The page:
“They’re trans­plants to the area, but they’re do­ing it right,” said Kano of Gold and Got­tlieb. “I would de­scribe them as bear­ers of great cul­tural hu­mil­ity. They came ready to learn and to serve, and they were re­ceived well by the com­mu­ni­ties here.”

Got­tlieb in par­tic­u­lar was pro­foundly in­volved in the lo­cal com­mu­nity. (She now lives in Berke­ley, Cal­i­for­nia.) Dur­ing our con­ver­sa­tion, she re­galed me with tales of her in­volve­ment in many of New Mex­ico’s po­lit­i­cal con­tro­ver­sies, in­clud­ing those sur­round­ing the stor­age of nu­clear waste on Mescalero Apache land, the con­struc­tion of roads through the Pet­ro­glyph Na­tional Mon­u­ment, and the erec­tion of a statue of Juan de Oñate, a Span­ish con­quis­ta­dor who led a bru­tal mas­sacre against Acoma Pue­blo in 1598.

In ad­di­tion to her par­tic­i­pa­tion in lo­cal pol­i­tics, Got­tlieb also ral­lied di­verse com­mu­ni­ties of Al­bu­querqueans around is­sues of na­tional im­port. Af­ter the tragic events of Septem­ber 11, 2001, she or­ga­nized a Mus­limJewish Peace Walk with Imam Ab­dul Rauf Cam­pos Mar­quetti, which in­spired sim­i­lar across the coun­try.

One Shab­bat in 2002, Got­tlieb’s con­gre­ga­tion, Na­ha­lat Shalom of Al­bu­querque, hosted over 300 mem­bers of the Hiroshima Flame Walk. Af­ter an in­ter­faith cer­e­mony that in­te­grated Jewish, Na­tive Amer­i­can and Bud­dhist spir­i­tual tra­di­tions, 40 of the walk­ers spent the night sleep­ing in the Na­ha­lat Shalom sanc­tu­ary. “That was a spe­cial event,” she said, “but that kind of spe­cial­ness was ex­pected at Na­ha­lat Shalom. We did stuff like that all the time.”

Got­tlieb is also un­usual among rab­bis of Ashke­nazi de­scent for her work with the Sephardic com­mu­nity, in­clud­ing anusim in the process of ex­plor­ing their Jewish roots. Re­spond­ing to the pres­ence of Jews with Sephardic her­itage in the Na­ha­lat Shalom com­mu­nity, Got­tlieb worked with in­ter­ested com­mu­nity mem­bers to de­velop a monthly “Sephardic Shab­bat,” and to in­cor­po­rate Sephardic tra­di­tions into an­nual hol­i­day celebrations. She also pro­moted Ashke­nazi cul­ture, found­ing KlezmerQuerque, an an­nual klezmer mu­sic and dance fes­ti­val in Al­bu­querque.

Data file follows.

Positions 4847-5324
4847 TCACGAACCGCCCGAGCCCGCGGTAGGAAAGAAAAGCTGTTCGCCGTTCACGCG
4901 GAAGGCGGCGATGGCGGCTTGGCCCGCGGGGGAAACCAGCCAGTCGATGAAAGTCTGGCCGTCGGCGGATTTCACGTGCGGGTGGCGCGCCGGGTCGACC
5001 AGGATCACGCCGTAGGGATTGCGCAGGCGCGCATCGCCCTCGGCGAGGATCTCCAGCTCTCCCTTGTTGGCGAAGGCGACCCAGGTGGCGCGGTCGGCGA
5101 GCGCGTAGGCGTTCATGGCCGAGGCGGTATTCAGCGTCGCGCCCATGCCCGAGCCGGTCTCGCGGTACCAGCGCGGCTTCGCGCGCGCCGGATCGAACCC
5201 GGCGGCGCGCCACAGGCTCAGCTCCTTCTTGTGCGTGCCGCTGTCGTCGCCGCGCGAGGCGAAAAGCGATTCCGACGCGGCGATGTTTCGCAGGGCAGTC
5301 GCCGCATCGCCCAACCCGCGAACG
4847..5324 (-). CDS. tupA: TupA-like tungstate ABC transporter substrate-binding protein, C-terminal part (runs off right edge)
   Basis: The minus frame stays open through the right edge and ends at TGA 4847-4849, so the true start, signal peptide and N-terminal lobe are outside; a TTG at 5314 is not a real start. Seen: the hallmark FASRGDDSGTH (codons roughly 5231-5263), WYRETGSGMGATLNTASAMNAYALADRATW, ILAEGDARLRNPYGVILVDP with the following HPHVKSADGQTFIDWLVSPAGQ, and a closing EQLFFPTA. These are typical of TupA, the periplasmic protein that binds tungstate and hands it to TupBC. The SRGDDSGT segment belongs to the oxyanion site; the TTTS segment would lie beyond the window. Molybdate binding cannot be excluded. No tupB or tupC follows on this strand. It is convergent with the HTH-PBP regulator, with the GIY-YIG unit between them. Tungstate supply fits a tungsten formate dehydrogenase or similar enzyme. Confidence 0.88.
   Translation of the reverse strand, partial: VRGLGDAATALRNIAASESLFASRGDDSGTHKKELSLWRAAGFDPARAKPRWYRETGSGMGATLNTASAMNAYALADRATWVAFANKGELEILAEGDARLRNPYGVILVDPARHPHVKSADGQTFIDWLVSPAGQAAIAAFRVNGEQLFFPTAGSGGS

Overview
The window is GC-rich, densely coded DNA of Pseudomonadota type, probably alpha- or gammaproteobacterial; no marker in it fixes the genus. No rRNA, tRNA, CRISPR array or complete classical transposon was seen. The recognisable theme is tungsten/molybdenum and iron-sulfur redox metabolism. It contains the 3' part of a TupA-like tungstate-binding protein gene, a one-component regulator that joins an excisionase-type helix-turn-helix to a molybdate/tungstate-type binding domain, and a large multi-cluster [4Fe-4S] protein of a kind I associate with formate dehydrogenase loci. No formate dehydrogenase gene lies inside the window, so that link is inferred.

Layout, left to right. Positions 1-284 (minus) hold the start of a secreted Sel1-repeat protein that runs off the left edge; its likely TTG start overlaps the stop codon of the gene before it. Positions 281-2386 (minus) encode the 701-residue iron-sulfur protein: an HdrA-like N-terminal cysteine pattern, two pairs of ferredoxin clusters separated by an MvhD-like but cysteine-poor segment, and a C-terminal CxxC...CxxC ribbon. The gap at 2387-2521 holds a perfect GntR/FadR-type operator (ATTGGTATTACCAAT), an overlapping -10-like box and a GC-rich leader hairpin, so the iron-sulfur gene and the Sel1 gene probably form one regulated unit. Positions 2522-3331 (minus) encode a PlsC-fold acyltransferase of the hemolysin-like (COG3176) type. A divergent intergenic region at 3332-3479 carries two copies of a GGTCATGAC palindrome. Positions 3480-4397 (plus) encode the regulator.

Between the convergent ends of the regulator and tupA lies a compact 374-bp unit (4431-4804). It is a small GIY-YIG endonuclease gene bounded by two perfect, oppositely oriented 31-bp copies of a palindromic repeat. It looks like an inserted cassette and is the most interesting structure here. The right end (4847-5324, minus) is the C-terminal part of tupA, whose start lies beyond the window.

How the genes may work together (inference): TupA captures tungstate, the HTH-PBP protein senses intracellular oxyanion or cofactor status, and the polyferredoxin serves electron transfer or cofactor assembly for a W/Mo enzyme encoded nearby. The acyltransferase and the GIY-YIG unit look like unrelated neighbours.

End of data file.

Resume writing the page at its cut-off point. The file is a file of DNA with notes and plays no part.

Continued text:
Gold, in con­trast, spoke about her con­scious de­ci­sion to fo­cus her rab­bini­cal work out­side of the state — she trav­els widely, of­fer­ing cre­ative ser­vices and work­shops em­pha­siz­ing the use of sa­cred chant and en­er­getic prac­tices in Jewish prayer. “New Mex­ico is not my rab­binate,” she said, “and that’s by de­sign. I didn’t want to have to be avail­able all the time, to be on call for life­cy­cle events or for the chevra

kadisha. It’s health­ier for me to be off-duty when I’m at home.”

But that doesn’t mean she’s not in­volved in the lo­cal com­mu­nity. “There are three places where peo­ple hang out in Je­mez Springs,” she said. “The li­brary, the art gallery and the cof­fee shop. And when I need a break from work­ing from home, I go out and hang out with who­ever’s around.” She said that she sees her neigh­bor­hood (called “Area 3”) as a mi­cro­cosm of the world. “I or­ga­nize a gath­er­ing once a year. I fig­ure, if we can make peace here, we can make peace any­where. And,” she laughed, “if we can’t make peace in Area 3, then we might as well just give up on the planet!”

Gold also or­ga­nizes in­ter­faith rit­u­als, in­clud­ing a yearly Earth Day bless­ing and a “grate­ful­ness cir­cle” at Thanks­giv­ing. “I con­sider my­self the chief rabbi of Je­mez Springs,” she said. “I’ve trained peo­ple to tell me ‘Shab­bat Shalom’ on Fri­day, and I take my [non-Jewish] neigh­bors to the hot springs and lead them in a pre-Shab­bat mikveh rit­ual.”

Com­par­isons are some­times made be­tween New Mex­ico’s desert ex­panses and the Is­raeli land­scape, as a way of ex­plain­ing the mys­te­ri­ous al­lure of the New Mex­i­can ter­rain. But, Gold said, “The sim­i­lar­ity to Is­rael is not re­ally what it’s about for me. The an­cient Jewish tra­di­tion is to be con­nected to the land that you’re liv­ing in. I want to feel my­self at home wher­ever I am, so I try to prac­tice that. This is what has hap­pened through­out Jewish his­tory: Jewish lives are trans­planted into new soil, and new kinds of Jewish lives grow out of that soil.”